College student loan debt looms over the November presidential election, and the outcome could be influenced by the candidates’ stance on the issue.
In a survey released Wednesday by DirectTextbook.com, a textbook price comparison service, 83% of college students and 65% of parents said changes should be made to reduce the burden of student debt.
Seventy-eight percent of college students and 92% of parents said they planned to vote in November, and 90% of voting students and 84% of voting parents indicated that the candidates’ positions on student debt would influence whom they voted for.
DirectTextbook conducted the online survey in May of some 500 college students and parents in the U.S.
How seriously do parents and students consider college debt? Survey respondents thought the issue was equally or more important than several others that figure prominently in the current election cycle:
- Unemployment — students, 75%; parents 58%
- Immigration — students, 66%; parents, 60%
- Gun control — students, 60%; parents, 60%
- Climate change — students, 60%; parents, 68%
- Health care — students, 54%; parents 43%
Another indication of how serious the issue has become: Parents are so focused on their children’s receiving higher education that they are willing to assume debt and forgo saving for their own retirement to pay for it — and not only in the U.S., a recent poll by HSBC found.
Dealing With Debt
The media frequently refer to college student loan debt as a “crisis.” Few would dispute this.
DirectTextbook cited several figures that put the matter in perspective.
At present, national student debt stands at more than $1 trillion, and the average college student loan burden is $35,000.
Tuition costs are galloping ahead at twice the rate of inflation.
Three million parents across the country collectively shoulder $71 billion in student debt, and Americans 40 and older are responsible for 35% of the national student debt.
Researchers asked survey participants which strategies for reducing the student debt burden they would for favor.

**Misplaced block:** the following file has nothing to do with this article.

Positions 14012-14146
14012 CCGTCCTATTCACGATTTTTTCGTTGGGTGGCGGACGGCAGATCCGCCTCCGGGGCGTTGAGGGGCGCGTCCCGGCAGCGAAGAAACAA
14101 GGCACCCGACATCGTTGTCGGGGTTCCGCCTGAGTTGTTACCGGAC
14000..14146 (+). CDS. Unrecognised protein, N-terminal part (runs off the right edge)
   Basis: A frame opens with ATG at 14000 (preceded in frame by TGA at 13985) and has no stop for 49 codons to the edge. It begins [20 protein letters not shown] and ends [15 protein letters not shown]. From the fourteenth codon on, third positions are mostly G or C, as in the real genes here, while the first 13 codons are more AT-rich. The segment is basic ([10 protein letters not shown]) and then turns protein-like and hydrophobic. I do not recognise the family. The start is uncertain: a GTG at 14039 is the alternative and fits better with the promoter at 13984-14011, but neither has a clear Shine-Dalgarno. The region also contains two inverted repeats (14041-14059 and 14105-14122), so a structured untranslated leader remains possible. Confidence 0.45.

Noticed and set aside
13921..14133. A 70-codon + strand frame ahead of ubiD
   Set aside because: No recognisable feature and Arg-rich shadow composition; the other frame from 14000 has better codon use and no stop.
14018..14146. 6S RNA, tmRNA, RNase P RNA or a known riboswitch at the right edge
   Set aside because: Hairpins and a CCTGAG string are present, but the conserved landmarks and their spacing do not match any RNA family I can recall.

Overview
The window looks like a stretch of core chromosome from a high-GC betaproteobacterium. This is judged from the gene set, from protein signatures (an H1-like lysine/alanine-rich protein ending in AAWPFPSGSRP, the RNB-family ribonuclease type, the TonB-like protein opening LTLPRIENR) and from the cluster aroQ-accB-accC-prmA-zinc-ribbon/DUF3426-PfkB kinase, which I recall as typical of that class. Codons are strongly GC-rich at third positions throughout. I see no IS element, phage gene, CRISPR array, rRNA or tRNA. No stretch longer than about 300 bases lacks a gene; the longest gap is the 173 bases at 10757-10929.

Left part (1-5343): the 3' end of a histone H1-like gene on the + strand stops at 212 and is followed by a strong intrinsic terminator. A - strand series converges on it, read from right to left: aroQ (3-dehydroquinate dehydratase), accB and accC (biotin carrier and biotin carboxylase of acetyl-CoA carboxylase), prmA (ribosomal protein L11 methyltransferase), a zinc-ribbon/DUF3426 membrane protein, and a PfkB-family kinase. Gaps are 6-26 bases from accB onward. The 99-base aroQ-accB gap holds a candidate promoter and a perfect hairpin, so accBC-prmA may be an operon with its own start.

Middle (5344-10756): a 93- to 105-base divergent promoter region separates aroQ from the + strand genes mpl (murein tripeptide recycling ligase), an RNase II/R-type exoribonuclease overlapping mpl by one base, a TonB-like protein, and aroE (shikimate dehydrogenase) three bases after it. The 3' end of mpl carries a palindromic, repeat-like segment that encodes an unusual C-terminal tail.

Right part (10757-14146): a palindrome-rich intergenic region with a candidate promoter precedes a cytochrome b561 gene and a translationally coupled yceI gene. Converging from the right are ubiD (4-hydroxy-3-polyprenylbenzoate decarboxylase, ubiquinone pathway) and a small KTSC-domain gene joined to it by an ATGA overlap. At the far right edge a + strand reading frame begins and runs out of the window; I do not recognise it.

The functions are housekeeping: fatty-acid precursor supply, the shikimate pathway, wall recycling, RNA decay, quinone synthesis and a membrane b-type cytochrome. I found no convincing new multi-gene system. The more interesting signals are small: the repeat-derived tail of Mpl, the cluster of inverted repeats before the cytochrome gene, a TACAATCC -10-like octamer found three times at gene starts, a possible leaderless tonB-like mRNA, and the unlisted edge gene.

Seventy percent of students and 51% of parents opted for income-based repayment.
Nearly as big a proportion of students favored increased government aid, but only 38% of parents agreed. And twice as many students as parents said they would like student loan forgiveness.
In addition, 18% of students and 27% of parents preferred total individual accountability, while just 5% of students and 8% of parents said no changes should be made to the current system.
The Presidential Election
Time will tell to what extent student debt affected the 2016 presidential election. In the meantime, DirectTextbook looked at demographics and the last presidential election to infer what could happen.
The collective student body in the U.S. numbers 21 million. In the 2012 election, just 38% of 18- to 24-year-olds voted — the lowest turnout of any demographic and a figure than had many analysts wringing their hands. (That showing is down from 2008, when 44% of that age group voted.)
Still, if the same 38% proportion of students vote in November, that would be 8 million ballots cast. DirectTextbook said its poll showed that 71% of those would be based on the student debt issue — 5.7 million voters demanding reduced student debt. Parents similarly influenced would significantly increase that number. (Since college students have been shown to vote at higher rates than the general population, that number is likely even higher.)
Could those votes swing the election? DirectTextbook pointed out that Barack Obama won the 2012 popular vote count by a margin of only 4.9 million votes.
This scenario, of course, ignores the fact that many Americans who go to the polls are not single-issue voters. As important as student loan debt is for many, other issues weigh at least as heavily — think the balance of the U.S. Supreme Court.
Nevertheless, as the poll indicates, parents and students expect strong leadership on this issue by the next president.